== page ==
The pixel size of the Monochrom is 6.8 micron and the pixel size of the M is 6 micron or 145 pixels per mm versus166 pixels per mm. This is a theoretical improvement of 14.5%. The sensor area (Monochrom versus M) however has an increase of 33%. The improvement in resolution is lower than the improvement in area. This again resembles the classic comparison between a 24x36mm negative and the 60x60mm negative. As a side line note the excellent performance of the M8.2 which has the same pixel size as the Monochrom, but a smaller sensor area.
The effect of the reduced amount of aliasing can then be estimated as a 20% increase in resolution. If this reasoning can be applied to the new M Monochrom we can expect an improvement in effective resolution by the same amount, but note that the law of diminishing returns can be applied here too.
The fact that the Monochrom image is composed of the same three layers as the RGB image of the M can be verified in any RAW developer program. One sees simply the three channels (or color planes) but with identical brightness values, producing a neutral grey tone. The size of the file is also an indication that the Monochrom image has three layers (Monochrom image 36.4 MB and M image 48.5 MB). The three layers of the Monochrom seem to have identical brightness values in the three color planes that the demosaicing algorithm produces. Every pixel on the sensor area that is overlaid with the standard Bayer CFA pattern. Every pixel has only one parameter and that is the brightness value of the object point that is captured by the sensor. The red, blue and green colors have to be added later in the demosaicing process by the specific location of every pixel or at least the starting pixel in the uppermost left corner of the sensor. There are many different ways to reconstruct the color from a Bayer array and in the more sophisticated algorithms edge effects and fringing (sudden jumps in hue) are also considered in the final interpretation.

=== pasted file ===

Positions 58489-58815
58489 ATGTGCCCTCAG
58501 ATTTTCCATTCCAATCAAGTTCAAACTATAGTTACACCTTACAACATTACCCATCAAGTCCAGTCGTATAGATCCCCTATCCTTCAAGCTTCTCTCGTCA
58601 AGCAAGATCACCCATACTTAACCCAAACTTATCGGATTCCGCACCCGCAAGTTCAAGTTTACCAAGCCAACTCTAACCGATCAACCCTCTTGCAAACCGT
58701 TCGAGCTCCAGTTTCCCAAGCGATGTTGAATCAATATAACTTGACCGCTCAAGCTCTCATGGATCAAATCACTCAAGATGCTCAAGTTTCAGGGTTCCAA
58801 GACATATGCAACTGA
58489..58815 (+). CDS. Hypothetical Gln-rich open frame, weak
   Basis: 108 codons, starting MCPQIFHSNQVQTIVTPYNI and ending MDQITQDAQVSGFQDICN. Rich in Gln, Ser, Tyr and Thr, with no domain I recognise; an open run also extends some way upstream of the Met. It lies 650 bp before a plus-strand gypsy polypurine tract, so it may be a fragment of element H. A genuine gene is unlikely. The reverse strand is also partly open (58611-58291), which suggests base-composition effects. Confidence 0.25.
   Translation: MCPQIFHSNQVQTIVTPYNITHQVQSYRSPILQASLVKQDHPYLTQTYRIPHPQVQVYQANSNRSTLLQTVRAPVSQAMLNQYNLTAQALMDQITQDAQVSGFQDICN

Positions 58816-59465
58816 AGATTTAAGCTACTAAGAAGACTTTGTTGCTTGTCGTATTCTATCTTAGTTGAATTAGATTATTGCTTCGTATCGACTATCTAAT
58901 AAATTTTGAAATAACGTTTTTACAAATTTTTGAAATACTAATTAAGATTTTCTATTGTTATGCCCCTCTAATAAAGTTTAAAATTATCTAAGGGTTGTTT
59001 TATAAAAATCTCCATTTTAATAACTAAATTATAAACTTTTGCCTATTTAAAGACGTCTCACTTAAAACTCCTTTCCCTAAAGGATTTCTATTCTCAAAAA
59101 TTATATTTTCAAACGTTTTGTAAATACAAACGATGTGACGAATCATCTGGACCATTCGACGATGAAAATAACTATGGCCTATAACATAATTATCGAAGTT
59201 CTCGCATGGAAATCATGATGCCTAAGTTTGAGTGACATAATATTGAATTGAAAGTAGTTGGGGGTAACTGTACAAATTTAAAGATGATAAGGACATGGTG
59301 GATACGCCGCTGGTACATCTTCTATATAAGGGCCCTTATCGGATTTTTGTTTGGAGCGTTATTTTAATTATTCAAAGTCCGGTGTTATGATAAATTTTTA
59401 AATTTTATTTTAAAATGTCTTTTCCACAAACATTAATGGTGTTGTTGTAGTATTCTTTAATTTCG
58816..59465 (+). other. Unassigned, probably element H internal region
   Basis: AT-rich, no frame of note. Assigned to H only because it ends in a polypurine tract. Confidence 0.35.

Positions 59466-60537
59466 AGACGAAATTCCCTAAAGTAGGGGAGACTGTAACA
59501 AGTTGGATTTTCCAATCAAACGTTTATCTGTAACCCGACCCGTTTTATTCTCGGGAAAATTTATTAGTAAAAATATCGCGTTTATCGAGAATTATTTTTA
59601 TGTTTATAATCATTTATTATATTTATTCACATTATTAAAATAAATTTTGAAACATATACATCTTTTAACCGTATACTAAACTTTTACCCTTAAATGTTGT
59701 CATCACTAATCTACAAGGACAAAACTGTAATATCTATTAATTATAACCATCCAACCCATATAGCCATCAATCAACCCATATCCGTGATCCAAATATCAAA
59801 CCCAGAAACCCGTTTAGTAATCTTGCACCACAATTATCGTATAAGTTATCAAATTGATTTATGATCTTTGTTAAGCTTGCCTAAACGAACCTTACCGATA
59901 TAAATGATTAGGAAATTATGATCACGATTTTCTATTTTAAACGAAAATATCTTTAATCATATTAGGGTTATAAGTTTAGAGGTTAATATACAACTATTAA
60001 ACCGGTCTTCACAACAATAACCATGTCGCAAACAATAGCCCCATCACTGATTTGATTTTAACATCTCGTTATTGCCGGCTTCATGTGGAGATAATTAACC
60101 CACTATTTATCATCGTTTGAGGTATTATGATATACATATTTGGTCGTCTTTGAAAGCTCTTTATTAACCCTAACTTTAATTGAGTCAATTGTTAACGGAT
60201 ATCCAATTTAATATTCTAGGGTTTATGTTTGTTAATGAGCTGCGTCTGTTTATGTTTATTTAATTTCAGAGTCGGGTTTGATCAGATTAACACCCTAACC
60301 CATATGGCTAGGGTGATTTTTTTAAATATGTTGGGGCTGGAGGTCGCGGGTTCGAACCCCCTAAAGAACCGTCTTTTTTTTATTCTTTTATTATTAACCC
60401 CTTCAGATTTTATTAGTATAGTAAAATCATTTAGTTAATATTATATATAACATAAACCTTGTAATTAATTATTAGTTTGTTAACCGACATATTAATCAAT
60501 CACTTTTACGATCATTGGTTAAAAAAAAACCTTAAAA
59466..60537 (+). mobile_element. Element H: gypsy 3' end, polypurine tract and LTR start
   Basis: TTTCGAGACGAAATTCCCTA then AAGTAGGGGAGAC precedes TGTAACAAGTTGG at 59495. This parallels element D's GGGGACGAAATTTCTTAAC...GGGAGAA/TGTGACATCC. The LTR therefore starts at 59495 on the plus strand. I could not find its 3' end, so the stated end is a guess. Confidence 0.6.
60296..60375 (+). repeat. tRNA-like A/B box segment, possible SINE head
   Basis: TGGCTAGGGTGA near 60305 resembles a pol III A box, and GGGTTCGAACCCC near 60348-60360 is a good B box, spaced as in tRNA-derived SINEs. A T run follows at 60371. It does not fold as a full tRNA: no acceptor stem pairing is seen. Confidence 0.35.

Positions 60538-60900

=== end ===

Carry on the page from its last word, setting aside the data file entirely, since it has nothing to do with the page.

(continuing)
It seems that Leica uses the same processing inside the camera for the Monochrom and the M because the output file is still composed of the information per pixel in the full sensor matrix. Remember that the sensor area is a flat array of photo-sensitive pixels and that the Bayer CFA produces the RGGB pattern of pixels that reside on the same plane. For the sensor it makes no difference whether there is a Bayer layer in place or not. The final output is an matrix of brightness values. I do not know if Leica uses some processing inside the camera before the file is generated. The file size is an indication that Leica uses the full sensor area for its monochrom image file. And the RGB layer in the Raw programs is an indication that the program still assumes that the RGGB pattern of brightness values has to be reconstructed. Because there are color hues to reconstruct, it seems that the calculation of edge effects and reduction of fringing may enhance the resolution. But this is purely a guess.
Leica has recently made the shift in marketing to position their products in the artistic and emotional sphere and is therefore rather frugal with technical information. Technical comparative testing is no longer the rule and this makes it difficult to sift the wheat from the chaff (or to separate truth from myth).